Nutrition and Health 

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February is American Heart Month

Melissa Cotton, County Engagement Specialist in Nutrition and Health Education, University of Missouri Extension

 

Promoting heart health is greatly important, as heart disease is the leading cause of death for both men and women in the United States. According to the Centers for Disease Control and Prevention, every 1 in 4 deaths is a result of heart disease. Heart disease includes many conditions that affect the cardiovascular system. Three major risk factors for heart disease are high blood pressure, high cholesterol, and smoking cigarettes. Developing cardiovascular disease is preventable if we take hold of the risk factors within our control. By adopting and maintaining certain lifestyle behaviors, we can lower our risk of developing heart disease. Here are a list of some of the healthy habits we should focus on.

Healthy Eating – choose more fruits, vegetables, and whole-grains. Limit fatty meats and select leaner options instead. Cut down on salt and added sugar. By preparing most meals at home, you are more likely to be successful meeting these goals. Many pre-packaged and restaurant foods are packed with extra sugar, sodium, fat, and calories.

Physical Activity – Aim for at least 150 minutes of moderate or 75 minutes of vigorous exercise each week. That breaks down to about 30 minutes of activity on most days. Weight maintenance and lowering blood pressure, cholesterol, and sugar levels are all benefits of increased physical activity.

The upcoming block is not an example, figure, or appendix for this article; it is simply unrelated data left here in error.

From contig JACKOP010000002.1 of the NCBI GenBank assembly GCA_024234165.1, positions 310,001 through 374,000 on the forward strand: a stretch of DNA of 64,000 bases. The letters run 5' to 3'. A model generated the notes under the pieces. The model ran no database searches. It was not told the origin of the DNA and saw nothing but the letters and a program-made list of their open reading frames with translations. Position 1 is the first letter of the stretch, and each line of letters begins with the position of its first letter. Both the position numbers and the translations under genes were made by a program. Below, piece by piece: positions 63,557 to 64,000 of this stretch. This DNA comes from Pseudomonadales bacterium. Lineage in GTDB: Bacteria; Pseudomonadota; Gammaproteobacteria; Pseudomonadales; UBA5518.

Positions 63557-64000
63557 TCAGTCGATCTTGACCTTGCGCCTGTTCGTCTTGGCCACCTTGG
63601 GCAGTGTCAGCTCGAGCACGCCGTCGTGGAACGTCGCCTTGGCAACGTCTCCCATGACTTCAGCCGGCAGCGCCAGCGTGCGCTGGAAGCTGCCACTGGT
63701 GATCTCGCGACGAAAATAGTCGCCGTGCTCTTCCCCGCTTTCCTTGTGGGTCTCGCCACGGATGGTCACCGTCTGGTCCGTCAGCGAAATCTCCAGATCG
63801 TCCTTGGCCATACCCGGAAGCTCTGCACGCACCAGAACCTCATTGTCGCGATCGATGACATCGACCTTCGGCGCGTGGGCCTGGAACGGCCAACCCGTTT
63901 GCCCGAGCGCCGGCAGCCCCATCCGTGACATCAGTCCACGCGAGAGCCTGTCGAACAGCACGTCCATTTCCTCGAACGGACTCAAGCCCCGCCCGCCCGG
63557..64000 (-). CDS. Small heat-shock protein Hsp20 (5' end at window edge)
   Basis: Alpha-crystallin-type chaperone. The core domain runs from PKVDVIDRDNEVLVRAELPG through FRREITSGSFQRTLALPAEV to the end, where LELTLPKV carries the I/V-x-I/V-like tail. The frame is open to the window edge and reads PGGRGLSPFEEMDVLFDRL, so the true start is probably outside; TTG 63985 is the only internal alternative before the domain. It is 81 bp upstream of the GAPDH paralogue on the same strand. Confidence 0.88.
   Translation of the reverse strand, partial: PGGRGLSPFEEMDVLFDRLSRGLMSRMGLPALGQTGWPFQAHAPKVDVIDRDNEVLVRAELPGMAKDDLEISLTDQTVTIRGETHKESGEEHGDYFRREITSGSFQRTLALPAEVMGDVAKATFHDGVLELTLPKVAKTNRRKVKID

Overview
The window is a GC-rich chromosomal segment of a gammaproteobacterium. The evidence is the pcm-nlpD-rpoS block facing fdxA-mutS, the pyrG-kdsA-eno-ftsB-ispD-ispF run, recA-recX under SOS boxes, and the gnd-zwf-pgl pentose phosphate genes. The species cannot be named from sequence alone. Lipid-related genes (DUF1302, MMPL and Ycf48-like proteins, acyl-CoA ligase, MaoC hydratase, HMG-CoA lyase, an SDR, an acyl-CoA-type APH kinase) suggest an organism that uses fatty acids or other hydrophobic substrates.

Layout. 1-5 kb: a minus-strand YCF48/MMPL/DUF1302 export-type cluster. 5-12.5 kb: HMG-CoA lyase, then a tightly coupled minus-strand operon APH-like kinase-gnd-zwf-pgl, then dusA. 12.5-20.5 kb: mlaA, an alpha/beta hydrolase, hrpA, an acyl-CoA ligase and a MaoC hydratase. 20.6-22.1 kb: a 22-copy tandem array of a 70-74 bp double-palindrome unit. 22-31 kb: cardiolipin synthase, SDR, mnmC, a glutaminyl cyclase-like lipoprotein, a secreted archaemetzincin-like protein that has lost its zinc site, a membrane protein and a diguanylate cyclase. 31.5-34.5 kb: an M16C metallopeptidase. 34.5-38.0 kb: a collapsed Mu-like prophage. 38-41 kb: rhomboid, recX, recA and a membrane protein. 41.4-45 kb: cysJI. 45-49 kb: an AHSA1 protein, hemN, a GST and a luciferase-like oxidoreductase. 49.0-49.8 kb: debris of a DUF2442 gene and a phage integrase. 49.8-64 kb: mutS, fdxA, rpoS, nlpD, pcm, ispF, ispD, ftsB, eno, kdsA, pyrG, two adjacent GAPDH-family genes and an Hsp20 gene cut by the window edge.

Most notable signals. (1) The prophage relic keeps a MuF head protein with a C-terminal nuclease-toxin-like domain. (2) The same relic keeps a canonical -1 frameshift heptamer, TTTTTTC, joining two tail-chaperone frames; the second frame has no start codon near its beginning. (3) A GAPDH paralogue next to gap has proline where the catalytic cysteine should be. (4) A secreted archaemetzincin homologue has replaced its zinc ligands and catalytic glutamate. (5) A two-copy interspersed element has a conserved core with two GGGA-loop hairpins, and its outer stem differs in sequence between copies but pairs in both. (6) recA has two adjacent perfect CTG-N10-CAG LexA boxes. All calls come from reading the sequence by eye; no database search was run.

Stress Management – Keep stress in check by practicing relaxation and mindfulness techniques. Make sure to take time for socializing with friends and family. In addition, try to get 7-8 hours of sleep each night.

Stop the Use of Tobacco Products – Cigarette smoke greatly increases your risk of heart disease and many other poor health outcomes. Ask your doctor about smoking cessation programs in your area.

Practice Moderation – Limit the use of alcohol and caffeine. Both can dehydrate the body, which is harmful to the heart. Men should limit alcohol consumption to no more than two drinks per day. Women should have only one.

Some risk factors like age, gender, ethnicity, and family history are outside of our control. You can better understand your risk by discussing these matters with your health care provider.

The good news is by following a healthy lifestyle you will also reduce your risk of developing other serious chronic conditions like diabetes. This February, identify a heart-healthy behavior that you could improve on. Even a small change can help you reduce your risk for heart disease or help you manage and existing condition.